Understanding and Coping with Anxiety

Understanding and Coping with Anxiety

Paul commands us in Philippians 4:6, “Do not be anxious about anything.” This is easier said than done for believers with clinical levels of anxiety and thus many struggle with feelings of failure or confusion about why their faith doesn’t provide relief from their anxiety. This workshop is designed to help individuals who know they have a problem with anxiety and want to know how to tackle it from a mental health perspective. We’ll cover the many causes of anxiety; the physical and psychological dimensions of it; different manifestations of anxiety (such as phobias, panic attacks, PTSD, OCD, and generalized anxiety); and the treatments available – professional, holistic/alternative, and self-help. You’ll learn coping tools for anxiety in the moment as well as longer term fixes for decreasing your anxiety level in general. We’ll discuss strategies on how to combat worry and decrease stress in your daily life, including mindfulness, good self-care, and relaxation techniques. [One 2.5 hour meeting.]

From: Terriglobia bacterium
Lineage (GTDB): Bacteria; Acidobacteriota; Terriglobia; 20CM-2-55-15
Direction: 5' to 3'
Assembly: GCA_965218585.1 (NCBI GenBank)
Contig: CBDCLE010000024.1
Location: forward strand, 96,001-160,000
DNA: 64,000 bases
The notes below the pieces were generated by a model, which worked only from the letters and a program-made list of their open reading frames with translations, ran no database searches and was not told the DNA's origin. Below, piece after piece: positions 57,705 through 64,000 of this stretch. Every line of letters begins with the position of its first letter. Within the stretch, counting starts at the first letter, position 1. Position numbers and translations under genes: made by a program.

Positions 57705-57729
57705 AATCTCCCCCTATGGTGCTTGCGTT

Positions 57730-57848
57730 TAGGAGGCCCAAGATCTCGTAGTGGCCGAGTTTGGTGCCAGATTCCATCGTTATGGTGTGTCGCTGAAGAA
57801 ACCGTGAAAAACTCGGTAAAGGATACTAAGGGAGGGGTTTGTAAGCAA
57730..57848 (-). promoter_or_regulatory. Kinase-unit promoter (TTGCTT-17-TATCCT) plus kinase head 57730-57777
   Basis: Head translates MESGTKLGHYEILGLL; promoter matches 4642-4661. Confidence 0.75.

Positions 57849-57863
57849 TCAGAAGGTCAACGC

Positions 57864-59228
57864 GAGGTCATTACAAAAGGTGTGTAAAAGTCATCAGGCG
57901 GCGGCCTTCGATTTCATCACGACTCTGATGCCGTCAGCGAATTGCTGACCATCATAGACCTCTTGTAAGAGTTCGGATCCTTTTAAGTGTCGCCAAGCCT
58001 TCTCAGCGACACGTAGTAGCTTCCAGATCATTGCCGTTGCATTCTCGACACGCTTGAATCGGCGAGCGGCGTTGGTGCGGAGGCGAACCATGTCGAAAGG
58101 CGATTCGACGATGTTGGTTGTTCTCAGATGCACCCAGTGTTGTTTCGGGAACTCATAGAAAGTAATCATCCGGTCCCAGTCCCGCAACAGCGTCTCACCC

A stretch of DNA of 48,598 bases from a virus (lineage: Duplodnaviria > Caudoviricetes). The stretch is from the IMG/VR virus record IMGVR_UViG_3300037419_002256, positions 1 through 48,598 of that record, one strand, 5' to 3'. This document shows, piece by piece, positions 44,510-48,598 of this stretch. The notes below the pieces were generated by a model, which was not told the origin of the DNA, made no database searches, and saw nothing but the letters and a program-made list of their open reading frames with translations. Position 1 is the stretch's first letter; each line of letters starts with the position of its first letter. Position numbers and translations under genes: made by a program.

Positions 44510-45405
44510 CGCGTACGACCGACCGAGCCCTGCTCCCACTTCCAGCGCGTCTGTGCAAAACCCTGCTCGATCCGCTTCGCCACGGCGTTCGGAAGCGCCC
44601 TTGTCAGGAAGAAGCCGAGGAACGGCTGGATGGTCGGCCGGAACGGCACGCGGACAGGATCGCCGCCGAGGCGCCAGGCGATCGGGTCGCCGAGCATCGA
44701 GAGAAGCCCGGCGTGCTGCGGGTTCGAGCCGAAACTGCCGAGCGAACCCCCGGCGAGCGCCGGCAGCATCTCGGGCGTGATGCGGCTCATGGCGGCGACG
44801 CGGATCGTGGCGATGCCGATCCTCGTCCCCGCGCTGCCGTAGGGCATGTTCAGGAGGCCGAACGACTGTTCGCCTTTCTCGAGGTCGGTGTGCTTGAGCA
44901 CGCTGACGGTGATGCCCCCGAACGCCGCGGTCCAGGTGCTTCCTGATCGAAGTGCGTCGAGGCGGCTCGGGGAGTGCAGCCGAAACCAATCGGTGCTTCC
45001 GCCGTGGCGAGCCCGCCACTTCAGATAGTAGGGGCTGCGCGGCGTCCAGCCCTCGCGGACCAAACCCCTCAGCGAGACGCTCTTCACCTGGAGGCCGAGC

Relaxation Exercises & Mindfulness Meditation

Coaching Session on Relaxation Exercises and Mindfulness Meditation

Life is stressful and we all need to grow in our ability to manage that stress because of its negative impact on our minds, bodies, and spirits. One method is by taking a daily “vacation” by doing relaxation exercises and/or meditation. Practicing such techniques has been proven to increase both physical and mental health, improving conditions such as high blood pressure, diabetes, arthritis, many autoimmune disorders, anxiety, and depression. Not only that, but when we are able to quiet our minds and our bodies, we are more able to connect with God and experience His presence and love. The result is that we become less irritable, harried, and distracted, and more loving, trusting, and joyful. This experiential workshop will teach participants simple, practical tools for deep relaxation, including deep breathing, creative visualization, progressive muscle relaxation, and mindfulness meditation. [One 2-hour session.]